British and Irish Lions captain Sam Warburton has retired from rugby union at the age of 29, admitting defeat in his battle against chronic injury.
Flanker Warburton, who won 74 Wales caps and captained his country a record 49 times, was forced to sit out last season after undergoing knee and neck surgery.
“Unfortunately, after a long period of rest and rehabilitation the decision to retire from rugby has been made with my health and well-being as a priority as my body is unable to give me back what I had hoped for on my return to training,” Warburton said, picking out Wales coach Warren Gatland for special praise.
“To look back on my career, I’m extremely proud of what I managed to achieve.
“I would like the make special mention of Warren Gatland. Without the faith he had in me and his unwavering support I would never have had the career I was able to pursue.”
Warburton, who spent his entire professional career with Cardiff Blues, making his debut for his hometown region in April 2009 and winning his first cap just two months later, will go down in history as the most successful British and Irish Lions captains of all time.
Last year he became only the second man after ex-England lock Martin Johnson to captain the Lions on two tours as he led the touring team to New Zealand, repeating the honour he first undertook in 2013 in Australia.
Under his leadership the Lions claimed a first Test series victory in 16 years when they beat Australia and four years later in 2017 he once again led the Lions as they earned an historic series draw against double defending world champions New Zealand.
– ‘Hugely disappointing’ –
Wales coach Gatland, who led the Lions on their last tour to New Zealand, added: “It is hugely disappointing that Sam has retired from the game. He is an outstanding rugby player and he has brought so much to the game on and off the pitch.
“His leadership, attitude and demeanour along with his performances have placed Sam up there as one of the best and most respected players in the world. He finishes with a record that he should be extremely proud of and should look back on his career with huge pride.”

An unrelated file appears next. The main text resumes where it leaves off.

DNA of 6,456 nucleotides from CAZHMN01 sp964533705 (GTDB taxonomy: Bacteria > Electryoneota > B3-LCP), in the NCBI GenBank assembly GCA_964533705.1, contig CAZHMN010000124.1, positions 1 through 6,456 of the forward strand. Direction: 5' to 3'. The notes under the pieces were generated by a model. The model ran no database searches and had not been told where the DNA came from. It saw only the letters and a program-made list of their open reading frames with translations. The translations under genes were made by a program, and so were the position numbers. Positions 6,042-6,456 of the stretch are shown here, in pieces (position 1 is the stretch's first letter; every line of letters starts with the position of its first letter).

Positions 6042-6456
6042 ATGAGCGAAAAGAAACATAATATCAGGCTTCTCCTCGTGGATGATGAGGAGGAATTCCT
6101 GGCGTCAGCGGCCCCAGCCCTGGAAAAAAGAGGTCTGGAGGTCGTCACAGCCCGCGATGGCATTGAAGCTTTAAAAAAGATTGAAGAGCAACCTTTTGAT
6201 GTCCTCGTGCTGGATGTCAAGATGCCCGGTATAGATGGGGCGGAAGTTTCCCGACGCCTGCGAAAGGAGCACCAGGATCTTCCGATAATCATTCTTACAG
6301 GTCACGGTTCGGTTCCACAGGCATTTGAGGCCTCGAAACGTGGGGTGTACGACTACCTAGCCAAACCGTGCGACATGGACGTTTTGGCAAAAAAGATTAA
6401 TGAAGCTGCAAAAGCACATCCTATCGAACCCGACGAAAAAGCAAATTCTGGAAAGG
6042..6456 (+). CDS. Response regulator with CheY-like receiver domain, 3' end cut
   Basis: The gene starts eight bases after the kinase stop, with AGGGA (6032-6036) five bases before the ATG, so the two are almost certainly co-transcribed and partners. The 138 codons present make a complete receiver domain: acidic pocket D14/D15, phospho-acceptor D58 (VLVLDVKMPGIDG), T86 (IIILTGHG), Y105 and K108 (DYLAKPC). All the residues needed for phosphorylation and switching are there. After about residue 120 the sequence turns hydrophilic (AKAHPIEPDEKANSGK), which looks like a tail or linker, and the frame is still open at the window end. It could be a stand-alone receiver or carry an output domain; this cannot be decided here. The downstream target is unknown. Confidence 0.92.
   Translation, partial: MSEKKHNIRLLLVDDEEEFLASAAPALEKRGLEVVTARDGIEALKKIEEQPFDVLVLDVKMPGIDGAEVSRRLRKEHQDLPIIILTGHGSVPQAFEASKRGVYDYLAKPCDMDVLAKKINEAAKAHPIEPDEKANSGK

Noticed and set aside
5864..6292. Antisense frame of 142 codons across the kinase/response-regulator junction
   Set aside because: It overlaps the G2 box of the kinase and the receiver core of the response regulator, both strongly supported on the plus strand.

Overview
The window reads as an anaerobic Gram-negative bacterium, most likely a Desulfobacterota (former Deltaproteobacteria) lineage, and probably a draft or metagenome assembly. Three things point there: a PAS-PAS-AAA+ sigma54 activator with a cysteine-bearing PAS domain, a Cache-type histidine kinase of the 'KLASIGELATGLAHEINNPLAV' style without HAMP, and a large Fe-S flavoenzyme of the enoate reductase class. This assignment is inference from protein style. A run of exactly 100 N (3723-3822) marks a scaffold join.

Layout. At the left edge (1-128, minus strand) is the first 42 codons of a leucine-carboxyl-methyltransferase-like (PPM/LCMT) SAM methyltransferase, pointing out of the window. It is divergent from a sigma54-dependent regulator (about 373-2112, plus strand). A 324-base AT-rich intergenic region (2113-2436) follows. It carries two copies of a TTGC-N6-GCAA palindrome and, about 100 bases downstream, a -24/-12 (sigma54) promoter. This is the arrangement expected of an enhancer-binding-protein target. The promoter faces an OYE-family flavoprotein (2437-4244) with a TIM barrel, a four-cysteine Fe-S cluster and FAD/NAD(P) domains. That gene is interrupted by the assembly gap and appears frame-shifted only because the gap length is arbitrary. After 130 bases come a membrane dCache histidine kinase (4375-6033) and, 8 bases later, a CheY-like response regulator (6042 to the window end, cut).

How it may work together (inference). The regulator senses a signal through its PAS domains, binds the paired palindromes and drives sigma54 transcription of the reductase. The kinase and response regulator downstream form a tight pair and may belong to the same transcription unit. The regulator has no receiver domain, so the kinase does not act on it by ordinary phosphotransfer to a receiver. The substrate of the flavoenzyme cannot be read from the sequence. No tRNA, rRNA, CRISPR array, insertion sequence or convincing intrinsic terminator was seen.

The Welsh Rugby Union and Blues issued a joint statement which said: “Since returning to pre-season with Cardiff Blues, it has become clear to Warburton that he wouldn’t be able to return to the high standards he has set throughout his career and has reluctantly made the decision to retire.”
Real Madrid star Gareth Bale, who attended the same Whitchurch High School in Cardiff as Warburton, was quick to tweet his friend a message of support.
“Congratulations on an incredible career mate. Good luck for everything in the future @samwarburton_#welshlegend,” Bale said.
Wales and Lions legend Gareth Edwards added: “It’s been a shock to everyone, perhaps more for him than anyone else.
“I wasn’t expecting it. Am I surprised? The modern game, it is so physical. The hits their bodies take, I think you may see more and more players retiring earlier as the years go on,” Edwards told the BBC.
“Sam has played the game in one way; he puts his head in these dangerous places, he hasn’t been afraid to play the game physically.
“He’ll be a loss to the Blues because he’s a special player and a special captain but the most important thing is that Sam is happy with his decision and that he walks away from the game with everything ok.”
Cycling star Geraint Thomas, another former Whitchurch pupil who took the lead of the Tour de France on Wednesday, said he was stunned by Warburton’s retirement.
“Someone told me at the start of the stage, I was quite surprised actually,” said the Team Sky rider.
“But he’s had an amazing career, captaining the Lions tours undefeated, done what he’s done with Wales as well. Massive respect to him and I wish him well in whatever he takes on now.”